IMproving the Accuracy of Psychosis PrEDiction using primary-care consultation data (M.A.P.P.E.D)
- Principal Investigator: Sarah Sullivan
- 1 July 2018 to 30 September 2019
- Project No: 416
- Funding round: FR 16
Psychosis is a serious, long-term mental illness in which sufferers lose contact with reality and may experience hallucinations and unusual thoughts. Schizophrenia is an example of psychosis. Many sufferers do not recover well. They may never stop having symptoms, have a poor quality of life, few friends, no romantic partner and are often unemployed. Poor recovery is less likely if they receive treatment quickly when first ill.
Many people who start to feel unwell go to their GP for help. The job of the GP is to recognise the early stages of a psychotic illness and quickly refer to specialist mental health services who treat early psychosis. Many GPs find this difficult because they see few people with this problem and so cannot build up their diagnosis skills and many of the first symptoms of psychosis could lead to many other mental health problems.
We want to develop a tool to help GPs recognise the early signs. We have already started this work by using GP data collected during patient visits. We found new indicators of risk, e.g. self-harm in young men and that it may be possible to detect these signs much earlier than usually happens now. We will now use this information to develop and test a tool to help GPs detect risk of psychosis. An effective tool would be very useful because it would tell GPs about the risk of developing psychosis for each patient and therefore who to refer to mental health services and would lead to better use of the NHS’s scarce resources, directing treatment where it will be of greatest value. A quicker referral will also improve the outcome for patients and decrease pressure on the NHS by reducing the number of times that patients visit their GP or other services like A&E.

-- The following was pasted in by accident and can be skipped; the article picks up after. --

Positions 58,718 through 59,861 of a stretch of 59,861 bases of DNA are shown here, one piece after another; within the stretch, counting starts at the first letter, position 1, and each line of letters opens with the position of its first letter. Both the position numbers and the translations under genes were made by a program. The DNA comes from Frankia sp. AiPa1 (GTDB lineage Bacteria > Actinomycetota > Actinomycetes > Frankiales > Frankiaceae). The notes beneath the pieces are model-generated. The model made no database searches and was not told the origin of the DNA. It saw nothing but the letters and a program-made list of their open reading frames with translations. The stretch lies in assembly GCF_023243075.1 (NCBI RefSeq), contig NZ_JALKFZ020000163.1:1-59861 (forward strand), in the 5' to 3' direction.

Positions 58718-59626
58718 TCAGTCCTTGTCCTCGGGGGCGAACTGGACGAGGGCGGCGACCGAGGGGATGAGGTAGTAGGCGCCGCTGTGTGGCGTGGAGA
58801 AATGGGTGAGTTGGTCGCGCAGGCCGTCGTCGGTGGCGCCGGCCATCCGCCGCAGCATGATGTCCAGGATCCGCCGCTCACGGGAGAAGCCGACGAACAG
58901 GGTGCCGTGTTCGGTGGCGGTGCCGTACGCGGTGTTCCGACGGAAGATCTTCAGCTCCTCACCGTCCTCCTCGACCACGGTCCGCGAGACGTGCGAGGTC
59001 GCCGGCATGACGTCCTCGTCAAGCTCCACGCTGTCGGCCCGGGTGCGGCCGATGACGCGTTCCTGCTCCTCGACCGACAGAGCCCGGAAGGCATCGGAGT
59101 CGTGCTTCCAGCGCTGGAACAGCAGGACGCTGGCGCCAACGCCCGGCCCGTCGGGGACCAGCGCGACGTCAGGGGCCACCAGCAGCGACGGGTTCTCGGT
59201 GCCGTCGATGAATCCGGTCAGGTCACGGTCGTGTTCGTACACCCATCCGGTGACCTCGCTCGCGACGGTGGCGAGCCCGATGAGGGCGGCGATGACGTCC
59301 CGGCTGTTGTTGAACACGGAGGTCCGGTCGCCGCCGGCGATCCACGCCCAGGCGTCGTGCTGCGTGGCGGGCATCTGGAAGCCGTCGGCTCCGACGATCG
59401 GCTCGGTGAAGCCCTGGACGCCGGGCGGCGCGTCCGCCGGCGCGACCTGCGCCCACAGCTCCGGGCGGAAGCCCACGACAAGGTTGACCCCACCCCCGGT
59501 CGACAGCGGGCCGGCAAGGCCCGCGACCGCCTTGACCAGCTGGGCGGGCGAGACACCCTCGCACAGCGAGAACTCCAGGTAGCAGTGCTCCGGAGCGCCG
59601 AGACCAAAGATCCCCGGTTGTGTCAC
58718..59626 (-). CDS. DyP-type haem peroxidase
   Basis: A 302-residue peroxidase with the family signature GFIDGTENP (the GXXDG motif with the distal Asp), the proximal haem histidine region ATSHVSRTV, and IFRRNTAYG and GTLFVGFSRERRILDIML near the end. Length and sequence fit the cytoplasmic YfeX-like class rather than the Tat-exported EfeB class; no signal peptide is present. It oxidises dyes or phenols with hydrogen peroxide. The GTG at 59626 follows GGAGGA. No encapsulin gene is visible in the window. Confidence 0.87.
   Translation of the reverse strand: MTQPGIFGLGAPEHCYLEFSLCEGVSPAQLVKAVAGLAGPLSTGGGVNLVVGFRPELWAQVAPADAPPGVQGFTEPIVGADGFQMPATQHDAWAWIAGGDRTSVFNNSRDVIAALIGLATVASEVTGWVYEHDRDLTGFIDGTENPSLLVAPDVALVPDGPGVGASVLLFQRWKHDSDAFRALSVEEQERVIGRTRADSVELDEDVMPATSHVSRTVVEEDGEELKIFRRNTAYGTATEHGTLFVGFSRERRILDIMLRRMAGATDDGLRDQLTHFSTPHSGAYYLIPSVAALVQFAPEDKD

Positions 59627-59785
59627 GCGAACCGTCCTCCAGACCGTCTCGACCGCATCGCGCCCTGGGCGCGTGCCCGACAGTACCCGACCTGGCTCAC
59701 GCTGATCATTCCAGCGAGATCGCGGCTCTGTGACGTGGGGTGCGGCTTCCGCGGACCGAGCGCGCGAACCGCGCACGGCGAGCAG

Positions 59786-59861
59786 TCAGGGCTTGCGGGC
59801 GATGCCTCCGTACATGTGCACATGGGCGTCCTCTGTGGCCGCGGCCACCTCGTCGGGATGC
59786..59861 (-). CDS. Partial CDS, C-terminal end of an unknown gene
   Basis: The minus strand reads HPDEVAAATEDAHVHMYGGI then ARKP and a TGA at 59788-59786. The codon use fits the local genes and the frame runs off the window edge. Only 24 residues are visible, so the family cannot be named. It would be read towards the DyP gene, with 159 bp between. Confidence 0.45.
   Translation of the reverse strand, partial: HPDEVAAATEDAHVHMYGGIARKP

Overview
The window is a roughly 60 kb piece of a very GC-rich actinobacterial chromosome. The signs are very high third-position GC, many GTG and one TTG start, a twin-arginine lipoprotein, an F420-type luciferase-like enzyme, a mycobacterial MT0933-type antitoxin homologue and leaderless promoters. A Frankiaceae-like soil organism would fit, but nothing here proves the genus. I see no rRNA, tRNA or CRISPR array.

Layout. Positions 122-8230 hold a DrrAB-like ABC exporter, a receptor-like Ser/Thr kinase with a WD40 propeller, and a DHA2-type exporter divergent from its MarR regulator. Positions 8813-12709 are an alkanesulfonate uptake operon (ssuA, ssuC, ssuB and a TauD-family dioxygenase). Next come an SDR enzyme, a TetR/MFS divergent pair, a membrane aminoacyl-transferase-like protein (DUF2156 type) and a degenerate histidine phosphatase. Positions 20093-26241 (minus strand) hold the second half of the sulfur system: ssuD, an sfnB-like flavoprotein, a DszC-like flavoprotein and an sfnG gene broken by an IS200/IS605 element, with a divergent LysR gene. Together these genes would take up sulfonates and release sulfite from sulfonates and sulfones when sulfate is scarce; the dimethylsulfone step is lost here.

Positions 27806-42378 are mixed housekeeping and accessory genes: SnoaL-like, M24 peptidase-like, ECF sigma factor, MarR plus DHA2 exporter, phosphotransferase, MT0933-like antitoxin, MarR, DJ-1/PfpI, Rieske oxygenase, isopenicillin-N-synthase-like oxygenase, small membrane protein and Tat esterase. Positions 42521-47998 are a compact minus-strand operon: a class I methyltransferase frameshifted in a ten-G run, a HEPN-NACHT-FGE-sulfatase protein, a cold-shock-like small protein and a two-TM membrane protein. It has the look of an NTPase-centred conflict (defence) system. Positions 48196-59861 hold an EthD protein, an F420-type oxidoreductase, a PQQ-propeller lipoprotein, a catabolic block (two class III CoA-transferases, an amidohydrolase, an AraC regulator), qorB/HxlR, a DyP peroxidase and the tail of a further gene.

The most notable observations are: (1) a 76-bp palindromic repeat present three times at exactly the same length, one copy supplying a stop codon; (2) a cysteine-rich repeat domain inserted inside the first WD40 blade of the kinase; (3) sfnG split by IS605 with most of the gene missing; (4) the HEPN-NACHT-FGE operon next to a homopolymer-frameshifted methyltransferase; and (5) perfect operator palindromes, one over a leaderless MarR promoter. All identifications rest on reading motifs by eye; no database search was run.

Amount awarded: £130,420